The scenario you describe ("what our kids learned in SS was how to sing goofy songs, color, use scissors and glue, play Heads-Up 7-Up, and ruin their lunch with treats") is what draws many Christians to the idea of fully integrated worship. At my church, we used a Junior Church curriculum from Regular Baptist Press that systematically walked through the Bible. They spent two years in the Old Testament. They learned a lot.  

If a church does Junior Church like you described, they ought to be ashamed of themselves, and they're wasting their time. I replaced one Sunday School teacher who didn't want to use a curriculum. She wanted to spend her time reciting a verse or two, then doing crafts with crosses and empty tombs. I replaced her with a good teacher, and we began using RBP's curriculum there, too. The kids went from pasting crosses one week to learning about Pentecost and the New Covenant the week after. Children's bible teaching can be done really well, if you have good people and good curriculum.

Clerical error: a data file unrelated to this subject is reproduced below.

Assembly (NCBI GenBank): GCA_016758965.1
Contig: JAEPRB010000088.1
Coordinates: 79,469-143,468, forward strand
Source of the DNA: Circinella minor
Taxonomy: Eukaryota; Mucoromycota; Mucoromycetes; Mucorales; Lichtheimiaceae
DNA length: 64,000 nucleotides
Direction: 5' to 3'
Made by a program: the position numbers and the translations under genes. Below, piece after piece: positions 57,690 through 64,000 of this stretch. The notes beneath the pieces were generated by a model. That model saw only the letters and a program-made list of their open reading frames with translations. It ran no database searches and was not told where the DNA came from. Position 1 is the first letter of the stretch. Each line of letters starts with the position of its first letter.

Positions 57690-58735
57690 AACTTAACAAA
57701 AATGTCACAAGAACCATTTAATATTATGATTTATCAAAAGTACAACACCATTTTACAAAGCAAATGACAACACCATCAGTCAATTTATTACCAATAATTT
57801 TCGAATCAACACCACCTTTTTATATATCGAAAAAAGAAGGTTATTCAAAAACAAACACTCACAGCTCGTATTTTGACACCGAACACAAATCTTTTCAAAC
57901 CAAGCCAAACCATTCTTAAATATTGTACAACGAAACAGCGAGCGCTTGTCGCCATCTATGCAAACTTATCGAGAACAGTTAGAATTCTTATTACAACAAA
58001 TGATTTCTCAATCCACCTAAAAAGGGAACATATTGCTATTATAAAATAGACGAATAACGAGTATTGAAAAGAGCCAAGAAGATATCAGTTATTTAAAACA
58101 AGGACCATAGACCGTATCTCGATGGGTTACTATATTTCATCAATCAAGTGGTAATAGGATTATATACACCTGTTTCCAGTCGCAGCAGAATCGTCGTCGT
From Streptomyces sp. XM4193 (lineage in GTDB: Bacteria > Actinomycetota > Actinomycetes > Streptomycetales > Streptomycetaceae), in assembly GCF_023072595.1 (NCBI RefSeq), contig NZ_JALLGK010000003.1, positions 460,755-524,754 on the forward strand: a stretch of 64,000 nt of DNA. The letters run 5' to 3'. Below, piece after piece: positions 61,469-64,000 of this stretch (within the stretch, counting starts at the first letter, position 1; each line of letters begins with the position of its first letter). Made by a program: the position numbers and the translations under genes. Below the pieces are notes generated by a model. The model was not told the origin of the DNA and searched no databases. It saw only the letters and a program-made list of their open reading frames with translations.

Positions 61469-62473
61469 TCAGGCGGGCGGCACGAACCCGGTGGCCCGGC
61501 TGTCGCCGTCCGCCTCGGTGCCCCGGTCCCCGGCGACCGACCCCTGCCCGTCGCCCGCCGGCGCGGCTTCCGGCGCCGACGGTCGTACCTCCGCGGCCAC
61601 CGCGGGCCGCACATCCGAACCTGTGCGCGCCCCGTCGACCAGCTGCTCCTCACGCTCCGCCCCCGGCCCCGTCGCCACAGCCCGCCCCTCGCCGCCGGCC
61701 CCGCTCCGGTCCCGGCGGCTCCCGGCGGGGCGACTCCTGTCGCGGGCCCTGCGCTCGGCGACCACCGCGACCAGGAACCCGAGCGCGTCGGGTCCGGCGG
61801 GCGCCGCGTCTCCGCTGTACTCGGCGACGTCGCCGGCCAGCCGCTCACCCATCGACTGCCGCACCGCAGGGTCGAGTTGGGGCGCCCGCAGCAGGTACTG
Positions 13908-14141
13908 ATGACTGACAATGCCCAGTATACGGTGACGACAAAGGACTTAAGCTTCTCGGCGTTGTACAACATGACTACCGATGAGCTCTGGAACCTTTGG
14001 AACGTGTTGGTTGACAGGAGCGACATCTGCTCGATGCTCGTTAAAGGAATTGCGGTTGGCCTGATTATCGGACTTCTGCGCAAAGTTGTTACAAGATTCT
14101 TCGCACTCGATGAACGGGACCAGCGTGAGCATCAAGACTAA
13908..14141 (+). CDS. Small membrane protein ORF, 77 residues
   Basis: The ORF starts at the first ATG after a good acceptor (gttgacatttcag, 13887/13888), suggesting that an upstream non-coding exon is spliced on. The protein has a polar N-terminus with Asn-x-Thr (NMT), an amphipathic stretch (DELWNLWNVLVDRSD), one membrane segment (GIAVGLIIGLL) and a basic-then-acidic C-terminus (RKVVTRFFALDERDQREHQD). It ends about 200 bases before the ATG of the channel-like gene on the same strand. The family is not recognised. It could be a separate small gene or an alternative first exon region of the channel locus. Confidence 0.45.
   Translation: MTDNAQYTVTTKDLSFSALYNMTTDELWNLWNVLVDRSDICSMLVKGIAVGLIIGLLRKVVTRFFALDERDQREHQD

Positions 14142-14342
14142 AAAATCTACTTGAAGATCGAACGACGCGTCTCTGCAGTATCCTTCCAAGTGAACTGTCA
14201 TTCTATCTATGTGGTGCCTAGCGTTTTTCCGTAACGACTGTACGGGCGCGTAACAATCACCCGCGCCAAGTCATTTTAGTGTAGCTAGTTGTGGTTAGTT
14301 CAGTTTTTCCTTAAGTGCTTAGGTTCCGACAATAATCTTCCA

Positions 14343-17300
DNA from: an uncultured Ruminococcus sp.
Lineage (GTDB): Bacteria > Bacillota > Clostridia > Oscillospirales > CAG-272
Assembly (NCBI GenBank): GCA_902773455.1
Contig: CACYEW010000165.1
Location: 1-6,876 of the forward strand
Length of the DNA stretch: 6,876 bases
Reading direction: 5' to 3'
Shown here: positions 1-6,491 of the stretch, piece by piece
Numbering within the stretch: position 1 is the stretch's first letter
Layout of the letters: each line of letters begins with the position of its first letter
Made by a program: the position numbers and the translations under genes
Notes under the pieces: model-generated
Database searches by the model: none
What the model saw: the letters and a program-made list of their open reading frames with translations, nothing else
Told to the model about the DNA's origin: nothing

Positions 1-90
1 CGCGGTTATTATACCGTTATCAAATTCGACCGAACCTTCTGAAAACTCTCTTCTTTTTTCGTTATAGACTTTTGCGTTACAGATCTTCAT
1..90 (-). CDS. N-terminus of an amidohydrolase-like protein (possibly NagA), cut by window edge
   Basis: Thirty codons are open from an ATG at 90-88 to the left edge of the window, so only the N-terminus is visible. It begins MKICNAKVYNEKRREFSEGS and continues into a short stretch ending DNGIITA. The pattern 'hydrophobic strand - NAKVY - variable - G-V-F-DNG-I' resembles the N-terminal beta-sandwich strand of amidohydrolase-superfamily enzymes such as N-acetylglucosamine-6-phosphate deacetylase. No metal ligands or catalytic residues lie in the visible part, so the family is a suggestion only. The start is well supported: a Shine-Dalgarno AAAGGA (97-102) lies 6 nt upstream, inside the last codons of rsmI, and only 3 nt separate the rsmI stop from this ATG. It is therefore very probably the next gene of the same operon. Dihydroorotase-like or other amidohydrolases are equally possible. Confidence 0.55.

I see full integration and pasting crosses as two poles I want to avoid. I think age appropriate kid's bible teaching can be extraordinarily effective and a true means of grace.

Tyler is a pastor in Olympia, WA and an Investigations Manager with a Washington State agency. He's the author of the book What's It Mean to Be a Baptist?

Susan R's picture

EditorModerator

...we used a Junior Church curriculum from Regular Baptist Press that systematically walked through the Bible. They spent two years in the Old Testament. They learned a lot. 

The problem is--this is rare. Churches, in my experience, use the Warm Body Method to staff their Sunday Schools. 

If you can do Sunday School and do it well, where kids are being challenged spiritually and intellectually by mature, qualified teachers, then great. If not, you shouldn't do it at all. Children are not guinea pigs for immature Christians to practice on. And while I'm on this soapbox, ditto nursing homes.

That's my story and I'm stickin' to it. 

TylerR's picture

Editor

I agree with what you're saying. I will close by saying Regular Baptist Press has some really good curriculum! 

Tyler is a pastor in Olympia, WA and an Investigations Manager with a Washington State agency. He's the author of the book What's It Mean to Be a Baptist?

Bert Perry's picture

Susan, your comment on the "warm body method" hit paydirt on me.  I head up my church's Sunday Schools, and suffice it to say I'm working to get beyond "warm bodies."  I've got some volunteers who really get it, too, praise God.

(gracious rebuke/admonition well taken!)